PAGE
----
Gargantua by Honoré Daumier (1831)

CM’s editor Tjeerd Royaards writes about the power of satire for 5. The way cartoons are perceived, feared and responded to by leaders, especially those less inclined towards democracy, hasn't changed in the past 200 years. Dictators try to silence satire only because they know it's effective, because they fear it. That's the best reason to keep laughing at them.

Read the full article here.


Drawing lines: humor, free speech and hate speech

Tnt_pencil__marian_kamenskyImage by Marian Kamensky

Online event - 21 September 2020, 15:00-16:30 (CEST Time)

Freedom of humor and satire is an essential component of democratic life; but at the same time, some forms of humor can be a vehicle for hateful or anti-democratic messages. How can we draw a line between free speech and hate speech, when it comes to humor? Answering these questions is particularly difficult in the case of highly condensed (and often ambiguous) forms of visual humor, such as cartoons or memes.

On September 21st, the members of the Constructive Advanced Thinking team ‘Cartoons in Court’ will present their project and discuss humor controversies from an interdisciplinary perspective, with special but not exclusive regard to cartoons. The event will start with a presentation by the team members, followed by an open Q&A.

Speakers: Alberto Godioli (University of Groningen, PI); Vicky Breemen (Utrecht University); Andrew Bricker (Ghent University); Ana Pedrazzini (ECyC IPEHCS CONICET – Comahue National University); Tjeerd Royaards (Cartoon Movement).

Host: Andrey Demidov (IAS CEU Budapest)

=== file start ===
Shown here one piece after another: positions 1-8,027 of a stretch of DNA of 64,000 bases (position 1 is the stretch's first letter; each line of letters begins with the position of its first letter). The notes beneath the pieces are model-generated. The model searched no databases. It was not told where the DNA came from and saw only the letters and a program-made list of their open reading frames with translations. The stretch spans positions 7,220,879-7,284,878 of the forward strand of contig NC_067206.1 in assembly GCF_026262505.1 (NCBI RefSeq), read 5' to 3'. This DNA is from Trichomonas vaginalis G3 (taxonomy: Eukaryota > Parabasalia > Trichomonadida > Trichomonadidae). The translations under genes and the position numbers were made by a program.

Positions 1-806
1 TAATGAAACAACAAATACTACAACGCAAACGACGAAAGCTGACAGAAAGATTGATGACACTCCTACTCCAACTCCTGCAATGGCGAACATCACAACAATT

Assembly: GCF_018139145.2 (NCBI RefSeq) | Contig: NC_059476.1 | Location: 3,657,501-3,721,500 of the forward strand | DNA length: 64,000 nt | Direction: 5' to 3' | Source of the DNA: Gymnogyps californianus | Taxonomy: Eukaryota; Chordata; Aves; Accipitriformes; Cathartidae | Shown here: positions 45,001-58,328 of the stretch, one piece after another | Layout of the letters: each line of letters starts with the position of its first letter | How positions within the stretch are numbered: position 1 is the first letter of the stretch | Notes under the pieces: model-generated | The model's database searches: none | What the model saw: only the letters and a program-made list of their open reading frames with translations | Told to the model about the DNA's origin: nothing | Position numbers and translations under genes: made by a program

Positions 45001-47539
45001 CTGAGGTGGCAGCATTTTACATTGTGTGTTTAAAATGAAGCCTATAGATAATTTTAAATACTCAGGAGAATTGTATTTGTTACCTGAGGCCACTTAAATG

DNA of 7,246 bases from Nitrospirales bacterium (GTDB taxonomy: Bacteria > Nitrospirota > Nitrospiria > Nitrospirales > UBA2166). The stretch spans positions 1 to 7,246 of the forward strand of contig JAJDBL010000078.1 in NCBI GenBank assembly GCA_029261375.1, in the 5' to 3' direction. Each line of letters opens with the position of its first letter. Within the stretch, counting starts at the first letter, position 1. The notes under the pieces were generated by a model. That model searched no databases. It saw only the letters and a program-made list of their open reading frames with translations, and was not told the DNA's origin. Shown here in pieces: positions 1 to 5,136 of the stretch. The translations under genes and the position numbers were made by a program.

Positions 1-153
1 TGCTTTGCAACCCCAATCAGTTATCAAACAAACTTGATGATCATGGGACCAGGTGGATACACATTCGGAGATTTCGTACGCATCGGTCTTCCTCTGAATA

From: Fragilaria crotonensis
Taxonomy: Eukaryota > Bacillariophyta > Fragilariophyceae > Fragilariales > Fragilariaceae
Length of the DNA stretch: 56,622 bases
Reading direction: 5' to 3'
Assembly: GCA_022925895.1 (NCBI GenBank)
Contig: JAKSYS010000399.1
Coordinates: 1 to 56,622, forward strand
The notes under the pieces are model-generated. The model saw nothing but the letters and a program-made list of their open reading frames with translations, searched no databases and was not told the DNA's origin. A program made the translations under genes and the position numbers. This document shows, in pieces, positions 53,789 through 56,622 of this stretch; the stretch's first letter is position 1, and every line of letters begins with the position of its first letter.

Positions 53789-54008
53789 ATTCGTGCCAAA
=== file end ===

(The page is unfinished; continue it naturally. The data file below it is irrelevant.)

The ZOOM link to the event: here

The project is supported by the Constructive Advanced Thinking (CAT) program, an initiative by the Network of European Institutes for Advanced Study (NetIAS). IAS CEU is a host institution for the team 'Cartoons in Court'. The online event is co-sponsored by Cartoon Movement.


Newletter 8, August 2020

New_news__osvaldo_gutierrez_gomezCartoon by OSVAL

We are back with your monthly dose of cartooning news; read our August newsletter here. August is typically our most quiet month of the year, but September is ramping up to be a lot busier. In the meantime, we do have some new cartoonists to introduce and a save-the-date for an online event about cartoons. We also ask your support for Emad Hajjaj, who was arrested (and now released on bail) in Jordan last week over a cartoon.

If you want to receive a monthly update from the world of international editorial cartooning, subscribe!


Jordanian cartoonist Emad Hajjaj arrested

Costantini

Image by Gianluca Costantini

This report is taken from Cartooning for Peace:

Renowned Jordanian cartoonist Emad Hajjaj was arrested by the Jordanian authorities for a cartoon related to the signing of the peace agreement between Israel and the United Arab Emirates, published by Al Araby and subsequently posted on the artist’s website and social networks. The publication on social networks has since disappeared.

Screen Shot 2020-08-27 at 17.56.02Screenshot from AlAraby, where the cartoon is published. The text in the cartoon reads: 'Israel asks the United States not to sell F35 to the United Arab Emirates'

According to Nidal Mansour, head of the Jordanian Center for the Protection and Freedom of Journalists, the cartoonist was arrested for obstructing the Jordanian Information Systems and Cybercrime Law of 2015. An arrest that Emad Hajjaj’s brother, Osama Hajjaj, a cartoonist himself, confirmed. According to Reporters Without Borders, the publications of online newspapers or those of citizen journalists on social networks are punishable by prison sentences and lead to pre-trial detention in case of prosecution under this law. The cartoonist was taken to a court this morning to be heard.

We join Cartooning for Peace in calling for his immediate release. No artist can be arrested for the realization of a cartoon.


Locked in Kashmir

Kashmir

CRNI has posted a comics journalism piece by cartoonist Suhail Naqshbandi to mark the first anniversary of the repeal of Article 370, India’s suspension of the Jammu & Kashmir region’s autonomous status and the subsequent degradation of civil liberty, including one of the world’s longest internet shutdowns.

We recommend you read this essay by Suhail first, describing his experiences prior to the repeal of Article 370. The you can read the full comic here.